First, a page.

Adding Chords to a Melody
Author: Gary Ewer
You've written a great melody, but you don't know what chords to
use to accompany yourself when you play it. What do you do?
Adding chords to melodies can be fun, if you know a bit about
how chords work. Try the following steps:
a. It's important to think about strong beats and weak beats
with regard to your new melody. Sing your melody and try to get
a sense of where the pulses happen. As you sing, you'll notice
your toe automatically tapping... that's a good sign! For many
melodies, you'll find that the first beat will feel like a
strong pulse and the next one will be a bit weaker. It's on the
strong beat that the chords will change. Let's take the melody,
"Twinkle, Twinkle, Little Star" as a good example. Each syllable
of each word alternates between strong and weak. You'll find
that it feels most satisfying if the chords change on the strong
beats, or even every second strong beat, or every fourth one.
It's less pleasing to change chords on the weak beats, though it
can happen occasionally.
b. So... what chords do we use? The first chord should emphasize
the key you're in, so if your melody is in C-major, then the
C-major chord will probably work well. You'll find that in any
major key, three chords will work quite nicely: chords based on
the first note, the fourth note, and the fifth note. In C-major,
the three chords that will be most useful to you are: C, F and
G. So take the first strong beat note(s) and weak beat note(s).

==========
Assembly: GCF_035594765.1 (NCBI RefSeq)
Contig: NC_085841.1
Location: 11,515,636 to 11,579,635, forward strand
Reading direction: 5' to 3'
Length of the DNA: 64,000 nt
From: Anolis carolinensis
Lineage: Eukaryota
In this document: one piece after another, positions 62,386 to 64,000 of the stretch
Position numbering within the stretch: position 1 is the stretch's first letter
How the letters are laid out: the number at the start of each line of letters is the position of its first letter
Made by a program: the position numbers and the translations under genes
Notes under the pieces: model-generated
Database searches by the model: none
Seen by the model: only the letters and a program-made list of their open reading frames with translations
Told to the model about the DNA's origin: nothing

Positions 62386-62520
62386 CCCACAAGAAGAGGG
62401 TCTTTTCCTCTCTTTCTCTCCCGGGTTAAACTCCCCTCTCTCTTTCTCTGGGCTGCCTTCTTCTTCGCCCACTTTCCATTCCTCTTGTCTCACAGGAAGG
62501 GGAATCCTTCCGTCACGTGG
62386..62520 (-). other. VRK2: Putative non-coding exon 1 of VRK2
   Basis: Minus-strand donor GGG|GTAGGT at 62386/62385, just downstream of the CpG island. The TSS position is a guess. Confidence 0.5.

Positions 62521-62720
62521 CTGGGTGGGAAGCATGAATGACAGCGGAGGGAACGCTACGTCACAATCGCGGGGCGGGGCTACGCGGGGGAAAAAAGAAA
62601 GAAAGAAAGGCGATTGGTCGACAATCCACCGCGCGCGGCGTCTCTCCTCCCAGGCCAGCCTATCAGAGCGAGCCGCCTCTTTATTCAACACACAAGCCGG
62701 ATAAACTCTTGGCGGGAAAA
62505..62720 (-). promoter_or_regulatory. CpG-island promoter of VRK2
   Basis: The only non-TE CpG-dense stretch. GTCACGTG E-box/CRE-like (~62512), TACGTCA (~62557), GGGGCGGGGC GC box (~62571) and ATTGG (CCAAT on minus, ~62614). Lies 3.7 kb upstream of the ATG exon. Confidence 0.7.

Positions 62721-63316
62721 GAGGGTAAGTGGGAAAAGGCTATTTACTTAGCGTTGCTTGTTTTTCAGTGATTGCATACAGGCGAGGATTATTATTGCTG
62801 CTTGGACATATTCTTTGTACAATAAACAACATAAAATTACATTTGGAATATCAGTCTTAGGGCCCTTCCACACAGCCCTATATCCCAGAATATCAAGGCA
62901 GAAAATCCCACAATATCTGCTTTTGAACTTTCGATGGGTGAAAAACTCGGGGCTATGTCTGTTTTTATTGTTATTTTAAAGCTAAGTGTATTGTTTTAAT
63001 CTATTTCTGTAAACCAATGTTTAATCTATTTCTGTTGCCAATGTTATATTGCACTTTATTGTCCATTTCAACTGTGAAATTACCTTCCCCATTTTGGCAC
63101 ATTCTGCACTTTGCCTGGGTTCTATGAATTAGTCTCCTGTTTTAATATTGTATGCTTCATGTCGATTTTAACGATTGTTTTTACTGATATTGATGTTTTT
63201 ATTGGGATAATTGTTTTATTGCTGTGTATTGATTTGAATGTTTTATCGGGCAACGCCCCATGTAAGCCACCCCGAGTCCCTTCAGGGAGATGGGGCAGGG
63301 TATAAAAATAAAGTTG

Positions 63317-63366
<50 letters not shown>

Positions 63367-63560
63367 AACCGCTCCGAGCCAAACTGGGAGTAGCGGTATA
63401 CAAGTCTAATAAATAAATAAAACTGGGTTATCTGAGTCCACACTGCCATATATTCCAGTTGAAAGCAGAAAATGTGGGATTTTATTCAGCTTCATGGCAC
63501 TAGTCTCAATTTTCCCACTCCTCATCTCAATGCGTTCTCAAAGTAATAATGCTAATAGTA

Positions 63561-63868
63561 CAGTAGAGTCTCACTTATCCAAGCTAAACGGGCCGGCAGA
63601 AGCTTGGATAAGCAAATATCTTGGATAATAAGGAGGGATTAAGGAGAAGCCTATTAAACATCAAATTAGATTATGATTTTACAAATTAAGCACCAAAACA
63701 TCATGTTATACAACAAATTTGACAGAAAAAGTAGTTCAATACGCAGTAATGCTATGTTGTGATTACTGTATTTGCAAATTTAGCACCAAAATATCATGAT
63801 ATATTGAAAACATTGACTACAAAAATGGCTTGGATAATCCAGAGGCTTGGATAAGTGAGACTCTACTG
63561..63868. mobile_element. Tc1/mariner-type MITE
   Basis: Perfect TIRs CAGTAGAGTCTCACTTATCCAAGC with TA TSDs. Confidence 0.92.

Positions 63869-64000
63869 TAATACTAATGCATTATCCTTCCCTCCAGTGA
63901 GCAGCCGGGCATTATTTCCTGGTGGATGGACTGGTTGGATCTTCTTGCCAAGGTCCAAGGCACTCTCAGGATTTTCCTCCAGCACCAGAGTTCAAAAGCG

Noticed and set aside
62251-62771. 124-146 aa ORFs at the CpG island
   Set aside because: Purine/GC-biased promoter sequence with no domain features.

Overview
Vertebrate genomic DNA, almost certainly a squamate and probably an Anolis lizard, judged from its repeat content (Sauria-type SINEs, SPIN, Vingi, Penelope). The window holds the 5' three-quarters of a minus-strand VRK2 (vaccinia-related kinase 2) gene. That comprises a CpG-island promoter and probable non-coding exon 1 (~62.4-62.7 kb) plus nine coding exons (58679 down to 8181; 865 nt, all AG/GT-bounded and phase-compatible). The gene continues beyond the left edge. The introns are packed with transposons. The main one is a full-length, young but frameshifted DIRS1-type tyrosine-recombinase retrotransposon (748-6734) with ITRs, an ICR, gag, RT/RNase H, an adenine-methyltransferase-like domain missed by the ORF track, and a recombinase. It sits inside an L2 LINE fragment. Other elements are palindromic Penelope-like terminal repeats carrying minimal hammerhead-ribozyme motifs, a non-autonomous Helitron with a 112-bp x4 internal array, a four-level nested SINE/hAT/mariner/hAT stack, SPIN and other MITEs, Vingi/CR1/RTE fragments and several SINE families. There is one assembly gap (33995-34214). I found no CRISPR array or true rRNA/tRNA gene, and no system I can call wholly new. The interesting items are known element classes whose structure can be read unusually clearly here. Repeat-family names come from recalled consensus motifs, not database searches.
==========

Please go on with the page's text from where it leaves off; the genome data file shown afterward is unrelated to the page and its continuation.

Those notes will likely belong to one of the three chords I
mentioned. That will guide your choice. So the chords to Twinkle
Twinkle would be: C C F C F C G C (where each chord happens on
each strong beat.
c. I've just used three chords as an example, but now the fun
begins... try substituting some chords for other ones. As an
example, the C chord works well in C major, because it
reinforces the key. But try substituting one of the C chords
with an A minor chord. A minor has a C in it, so it will work,
and will give your music an interesting flavour.
Keep in mind that simplicity is better than complexity,
especially in the world of songwriting, when you want people to
remember your melodies. So don't try to use too many chords.
Four or five different ones are usually sufficient.
Good luck! (The information in this article comes from Gary
Ewer's downloadable e-book, "The Essential Secrets of
About the author:
Gary Ewer is a Canadian composer, arranger, clinician and
teacher. As a composer Mr. Ewer has written for CBC radio and
various performing groups. Presently Mr. Ewer is a full-time
instructor at Dalhousie University in Halifax. He is the author
of Gary Ewer's Easy Music Theory, a CD-ROM course in music
rudiments. He has also authored "The Essential Secrets of